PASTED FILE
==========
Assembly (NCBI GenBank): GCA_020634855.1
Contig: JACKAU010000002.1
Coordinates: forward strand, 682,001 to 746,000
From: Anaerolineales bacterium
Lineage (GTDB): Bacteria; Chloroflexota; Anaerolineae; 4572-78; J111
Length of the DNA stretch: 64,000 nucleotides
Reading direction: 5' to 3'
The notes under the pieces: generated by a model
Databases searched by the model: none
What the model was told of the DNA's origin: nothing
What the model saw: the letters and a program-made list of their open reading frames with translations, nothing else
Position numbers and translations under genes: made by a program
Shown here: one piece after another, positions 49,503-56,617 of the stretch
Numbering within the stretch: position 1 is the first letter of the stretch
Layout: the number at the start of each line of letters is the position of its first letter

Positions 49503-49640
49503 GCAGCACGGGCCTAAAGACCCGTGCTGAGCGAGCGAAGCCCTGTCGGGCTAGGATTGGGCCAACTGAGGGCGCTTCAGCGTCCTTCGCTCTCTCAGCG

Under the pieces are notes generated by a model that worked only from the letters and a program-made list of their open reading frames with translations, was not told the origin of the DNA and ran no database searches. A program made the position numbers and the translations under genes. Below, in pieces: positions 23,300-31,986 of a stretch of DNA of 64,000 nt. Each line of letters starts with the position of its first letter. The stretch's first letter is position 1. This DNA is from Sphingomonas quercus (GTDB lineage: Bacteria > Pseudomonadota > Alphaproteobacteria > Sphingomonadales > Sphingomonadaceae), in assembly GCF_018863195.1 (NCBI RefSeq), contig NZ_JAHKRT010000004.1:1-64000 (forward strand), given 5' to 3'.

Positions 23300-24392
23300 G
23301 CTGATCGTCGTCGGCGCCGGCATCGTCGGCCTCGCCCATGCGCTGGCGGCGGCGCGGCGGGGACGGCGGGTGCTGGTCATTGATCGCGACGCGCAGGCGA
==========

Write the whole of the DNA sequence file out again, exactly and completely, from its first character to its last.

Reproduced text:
Assembly (NCBI GenBank): GCA_020634855.1
Contig: JACKAU010000002.1
Coordinates: forward strand, 682,001 to 746,000
From: Anaerolineales bacterium
Lineage (GTDB): Bacteria; Chloroflexota; Anaerolineae; 4572-78; J111
Length of the DNA stretch: 64,000 nucleotides
Reading direction: 5' to 3'
The notes under the pieces: generated by a model
Databases searched by the model: none
What the model was told of the DNA's origin: nothing
What the model saw: the letters and a program-made list of their open reading frames with translations, nothing else
Position numbers and translations under genes: made by a program
Shown here: one piece after another, positions 49,503-56,617 of the stretch
Numbering within the stretch: position 1 is the first letter of the stretch
Layout: the number at the start of each line of letters is the position of its first letter

Positions 49503-49640
49503 GCAGCACGGGCCTAAAGACCCGTGCTGAGCGAGCGAAGCCCTGTCGGGCTAGGATTGGGCCAACTGAGGGCGCTTCAGCGTCCTTCGCTCTCTCAGCG

Under the pieces are notes generated by a model that worked only from the letters and a program-made list of their open reading frames with translations, was not told the origin of the DNA and ran no database searches. A program made the position numbers and the translations under genes. Below, in pieces: positions 23,300-31,986 of a stretch of DNA of 64,000 nt. Each line of letters starts with the position of its first letter. The stretch's first letter is position 1. This DNA is from Sphingomonas quercus (GTDB lineage: Bacteria > Pseudomonadota > Alphaproteobacteria > Sphingomonadales > Sphingomonadaceae), in assembly GCF_018863195.1 (NCBI RefSeq), contig NZ_JAHKRT010000004.1:1-64000 (forward strand), given 5' to 3'.

Positions 23300-24392
23300 G
23301 CTGATCGTCGTCGGCGCCGGCATCGTCGGCCTCGCCCATGCGCTGGCGGCGGCGCGGCGGGGACGGCGGGTGCTGGTCATTGATCGCGACGCGCAGGCGA